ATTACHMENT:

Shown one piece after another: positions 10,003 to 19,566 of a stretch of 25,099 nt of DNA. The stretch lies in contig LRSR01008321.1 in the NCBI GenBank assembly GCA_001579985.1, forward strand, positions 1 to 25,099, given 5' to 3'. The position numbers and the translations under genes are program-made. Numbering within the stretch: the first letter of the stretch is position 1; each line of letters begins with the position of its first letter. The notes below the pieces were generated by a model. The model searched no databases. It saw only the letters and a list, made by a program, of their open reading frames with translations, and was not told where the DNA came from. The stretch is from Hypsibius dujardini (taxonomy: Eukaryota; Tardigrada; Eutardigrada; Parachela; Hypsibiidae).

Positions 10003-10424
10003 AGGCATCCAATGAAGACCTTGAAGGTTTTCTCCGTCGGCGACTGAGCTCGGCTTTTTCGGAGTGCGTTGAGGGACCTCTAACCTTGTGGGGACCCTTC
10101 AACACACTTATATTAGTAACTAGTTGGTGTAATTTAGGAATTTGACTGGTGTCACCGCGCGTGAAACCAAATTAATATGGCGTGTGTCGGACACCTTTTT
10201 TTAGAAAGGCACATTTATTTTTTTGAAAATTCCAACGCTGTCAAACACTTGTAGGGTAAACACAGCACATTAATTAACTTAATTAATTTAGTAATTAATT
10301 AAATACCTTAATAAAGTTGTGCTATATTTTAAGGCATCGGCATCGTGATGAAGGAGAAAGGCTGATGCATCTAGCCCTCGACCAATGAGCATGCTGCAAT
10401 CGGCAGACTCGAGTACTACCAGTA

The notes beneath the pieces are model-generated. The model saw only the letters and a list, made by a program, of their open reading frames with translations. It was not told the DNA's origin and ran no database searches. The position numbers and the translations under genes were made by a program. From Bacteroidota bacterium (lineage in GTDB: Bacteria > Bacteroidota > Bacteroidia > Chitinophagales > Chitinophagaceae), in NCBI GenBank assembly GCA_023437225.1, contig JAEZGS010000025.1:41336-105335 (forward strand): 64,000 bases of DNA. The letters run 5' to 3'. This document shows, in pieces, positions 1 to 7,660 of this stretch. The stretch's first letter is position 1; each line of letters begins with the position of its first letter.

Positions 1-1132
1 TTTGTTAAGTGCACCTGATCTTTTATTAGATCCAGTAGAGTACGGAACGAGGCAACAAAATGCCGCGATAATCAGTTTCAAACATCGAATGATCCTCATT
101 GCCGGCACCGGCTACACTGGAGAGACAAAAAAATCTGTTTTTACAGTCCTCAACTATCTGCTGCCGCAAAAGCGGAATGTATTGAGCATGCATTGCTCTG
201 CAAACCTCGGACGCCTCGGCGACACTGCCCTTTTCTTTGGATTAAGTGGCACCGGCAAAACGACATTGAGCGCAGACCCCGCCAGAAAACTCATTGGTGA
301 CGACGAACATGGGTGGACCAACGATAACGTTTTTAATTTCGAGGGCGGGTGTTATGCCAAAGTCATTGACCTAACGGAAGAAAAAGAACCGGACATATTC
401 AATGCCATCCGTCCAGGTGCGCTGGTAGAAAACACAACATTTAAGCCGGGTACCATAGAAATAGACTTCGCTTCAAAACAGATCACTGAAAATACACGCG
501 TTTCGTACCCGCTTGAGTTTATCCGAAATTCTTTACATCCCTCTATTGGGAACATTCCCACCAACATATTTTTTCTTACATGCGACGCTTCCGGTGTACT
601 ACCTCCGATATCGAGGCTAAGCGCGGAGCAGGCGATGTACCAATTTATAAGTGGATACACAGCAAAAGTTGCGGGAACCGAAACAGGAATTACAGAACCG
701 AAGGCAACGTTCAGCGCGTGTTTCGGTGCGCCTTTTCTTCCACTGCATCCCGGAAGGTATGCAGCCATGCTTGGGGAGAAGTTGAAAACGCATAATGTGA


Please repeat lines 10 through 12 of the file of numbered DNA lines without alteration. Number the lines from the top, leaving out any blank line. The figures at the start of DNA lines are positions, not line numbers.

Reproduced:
1 TTTGTTAAGTGCACCTGATCTTTTATTAGATCCAGTAGAGTACGGAACGAGGCAACAAAATGCCGCGATAATCAGTTTCAAACATCGAATGATCCTCATT
101 GCCGGCACCGGCTACACTGGAGAGACAAAAAAATCTGTTTTTACAGTCCTCAACTATCTGCTGCCGCAAAAGCGGAATGTATTGAGCATGCATTGCTCTG
201 CAAACCTCGGACGCCTCGGCGACACTGCCCTTTTCTTTGGATTAAGTGGCACCGGCAAAACGACATTGAGCGCAGACCCCGCCAGAAAACTCATTGGTGA